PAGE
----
People might think that stopping to take photographs during their vacation could make it less pleasurable, but a new study suggests that people who take photos of their experiences usually enjoy the events more than people who do not.
Conducted by a joint team of psychologists from the University of Southern California, Yale University and the University of Pennsylvania, the research is the first extensive investigation examining how taking photos affects people's enjoyment of their experiences.
‘Photo-taking naturally draws people more into the experience, thus photography can heighten enjoyment of positive experiences by increasing engagement.’
"We show that, relative to not taking photos, photography can heighten enjoyment of positive experiences by increasing engagement," wrote study co-authors Kristin Diehl, Gal Zauberman and Alixandra Barasch in an article published recently in the Journal of Personality and Social Psychology.
The researchers outlined a series of nine experiments involving over 2,000 participants in the field and the lab designed to examine the effect of taking photographs of an experience on people's enjoyment of an activity. In each experiment, individuals were asked to participate in an activity and were either instructed to take photos during the activity or not.
Afterward, participants completed a survey designed to measure not only their enjoyment but their engagement in the experience. In almost every case, people who took photographs reported higher levels of enjoyment.
"One critical factor that has been shown to affect enjoyment is the extent to which people are engaged with the experience," the authors wrote. Photo-taking naturally draws people more into the experience, they found. In one experiment, individuals were instructed to take a self-guided tour of a museum exhibit while wearing glasses that tracked their eye movements.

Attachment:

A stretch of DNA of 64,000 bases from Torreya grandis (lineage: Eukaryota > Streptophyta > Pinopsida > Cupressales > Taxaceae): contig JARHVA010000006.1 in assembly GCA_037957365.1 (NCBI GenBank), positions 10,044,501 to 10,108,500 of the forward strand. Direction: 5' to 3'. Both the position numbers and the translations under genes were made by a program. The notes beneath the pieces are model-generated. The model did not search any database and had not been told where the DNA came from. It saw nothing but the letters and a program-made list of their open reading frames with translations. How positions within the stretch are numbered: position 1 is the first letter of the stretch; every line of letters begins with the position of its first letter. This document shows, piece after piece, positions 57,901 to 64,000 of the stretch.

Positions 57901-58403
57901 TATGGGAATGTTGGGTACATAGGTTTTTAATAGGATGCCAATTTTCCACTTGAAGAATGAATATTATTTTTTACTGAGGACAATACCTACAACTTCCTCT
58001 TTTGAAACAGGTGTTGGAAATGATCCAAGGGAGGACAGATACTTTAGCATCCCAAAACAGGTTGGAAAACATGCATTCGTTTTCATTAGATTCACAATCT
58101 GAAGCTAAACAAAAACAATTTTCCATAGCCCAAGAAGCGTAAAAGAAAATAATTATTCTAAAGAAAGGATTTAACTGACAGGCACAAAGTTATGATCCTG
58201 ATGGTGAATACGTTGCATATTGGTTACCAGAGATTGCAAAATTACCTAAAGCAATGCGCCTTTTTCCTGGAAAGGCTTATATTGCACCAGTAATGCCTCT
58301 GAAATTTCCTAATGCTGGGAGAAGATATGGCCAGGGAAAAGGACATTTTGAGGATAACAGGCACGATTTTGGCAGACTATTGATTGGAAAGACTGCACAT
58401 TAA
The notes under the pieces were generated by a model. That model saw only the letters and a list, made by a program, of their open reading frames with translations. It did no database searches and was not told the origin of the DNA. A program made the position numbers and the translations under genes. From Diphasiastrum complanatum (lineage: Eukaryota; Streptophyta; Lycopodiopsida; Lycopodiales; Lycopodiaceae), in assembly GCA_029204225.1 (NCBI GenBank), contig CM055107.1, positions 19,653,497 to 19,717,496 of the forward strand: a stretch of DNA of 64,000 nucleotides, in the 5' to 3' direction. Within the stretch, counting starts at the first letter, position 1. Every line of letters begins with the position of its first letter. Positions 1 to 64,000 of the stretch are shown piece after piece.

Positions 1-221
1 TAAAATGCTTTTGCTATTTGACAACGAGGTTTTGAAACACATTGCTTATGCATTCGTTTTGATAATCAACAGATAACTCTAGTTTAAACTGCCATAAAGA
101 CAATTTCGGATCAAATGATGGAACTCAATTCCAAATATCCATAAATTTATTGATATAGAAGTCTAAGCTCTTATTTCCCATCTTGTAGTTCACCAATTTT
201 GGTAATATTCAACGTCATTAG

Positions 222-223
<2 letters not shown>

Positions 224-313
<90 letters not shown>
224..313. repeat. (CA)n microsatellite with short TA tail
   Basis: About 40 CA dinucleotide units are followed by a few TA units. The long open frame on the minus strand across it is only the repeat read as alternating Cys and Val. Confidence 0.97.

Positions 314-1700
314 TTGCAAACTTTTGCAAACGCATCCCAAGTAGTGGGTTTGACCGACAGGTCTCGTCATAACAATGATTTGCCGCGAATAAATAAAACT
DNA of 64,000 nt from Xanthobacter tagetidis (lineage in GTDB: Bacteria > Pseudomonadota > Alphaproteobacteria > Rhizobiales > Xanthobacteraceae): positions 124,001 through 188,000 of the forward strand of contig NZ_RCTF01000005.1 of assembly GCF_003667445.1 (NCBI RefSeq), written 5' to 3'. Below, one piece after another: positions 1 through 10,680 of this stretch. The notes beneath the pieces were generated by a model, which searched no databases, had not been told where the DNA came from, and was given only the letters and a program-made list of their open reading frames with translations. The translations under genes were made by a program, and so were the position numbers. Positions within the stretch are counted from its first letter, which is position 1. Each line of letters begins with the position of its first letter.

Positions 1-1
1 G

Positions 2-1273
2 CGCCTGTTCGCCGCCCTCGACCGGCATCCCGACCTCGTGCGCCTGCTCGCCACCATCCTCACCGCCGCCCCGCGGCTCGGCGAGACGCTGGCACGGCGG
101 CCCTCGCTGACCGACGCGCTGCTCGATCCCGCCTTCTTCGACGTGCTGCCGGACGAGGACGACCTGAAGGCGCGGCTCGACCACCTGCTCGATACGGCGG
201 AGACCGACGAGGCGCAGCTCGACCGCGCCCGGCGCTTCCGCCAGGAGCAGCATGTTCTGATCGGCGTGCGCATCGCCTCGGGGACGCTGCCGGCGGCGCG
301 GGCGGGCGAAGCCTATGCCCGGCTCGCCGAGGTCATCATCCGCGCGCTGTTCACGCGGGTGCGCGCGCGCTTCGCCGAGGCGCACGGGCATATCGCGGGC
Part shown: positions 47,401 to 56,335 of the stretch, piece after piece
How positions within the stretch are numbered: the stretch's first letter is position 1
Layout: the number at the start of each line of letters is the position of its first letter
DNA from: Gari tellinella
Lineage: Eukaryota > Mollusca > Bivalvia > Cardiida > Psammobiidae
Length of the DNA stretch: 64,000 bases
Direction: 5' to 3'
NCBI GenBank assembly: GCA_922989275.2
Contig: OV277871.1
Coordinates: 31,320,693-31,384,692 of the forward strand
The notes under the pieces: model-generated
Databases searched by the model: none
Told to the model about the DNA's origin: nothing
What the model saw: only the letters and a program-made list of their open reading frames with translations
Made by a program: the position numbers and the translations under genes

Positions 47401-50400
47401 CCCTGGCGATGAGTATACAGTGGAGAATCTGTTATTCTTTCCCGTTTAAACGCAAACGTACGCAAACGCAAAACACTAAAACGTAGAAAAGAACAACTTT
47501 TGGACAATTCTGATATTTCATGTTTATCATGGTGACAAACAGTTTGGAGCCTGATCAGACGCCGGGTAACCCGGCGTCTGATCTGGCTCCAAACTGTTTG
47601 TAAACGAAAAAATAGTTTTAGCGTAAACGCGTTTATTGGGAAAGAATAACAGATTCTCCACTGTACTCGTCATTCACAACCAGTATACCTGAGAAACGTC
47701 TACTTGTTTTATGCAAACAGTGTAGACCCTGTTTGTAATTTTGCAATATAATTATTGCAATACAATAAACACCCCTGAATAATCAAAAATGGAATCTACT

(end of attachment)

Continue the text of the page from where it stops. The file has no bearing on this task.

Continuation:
The researchers found that those who took photos spent more time examining the artefacts in the exhibit than those who simply observed. There were some conditions, though, where picture-taking did not have a positive effect, such as when the participant was already actively engaged in the experience.
For example, in one experiment, individuals were asked either to participate in an arts and crafts project or to observe one. While taking photos increased the enjoyment of observers, it did not affect enjoyment of those actively taking part in the experience.
Another instance where photo-taking did not appear to increase enjoyment was when taking photos interfered with the experience itself, such as having to handle bulky and unwieldy camera equipment.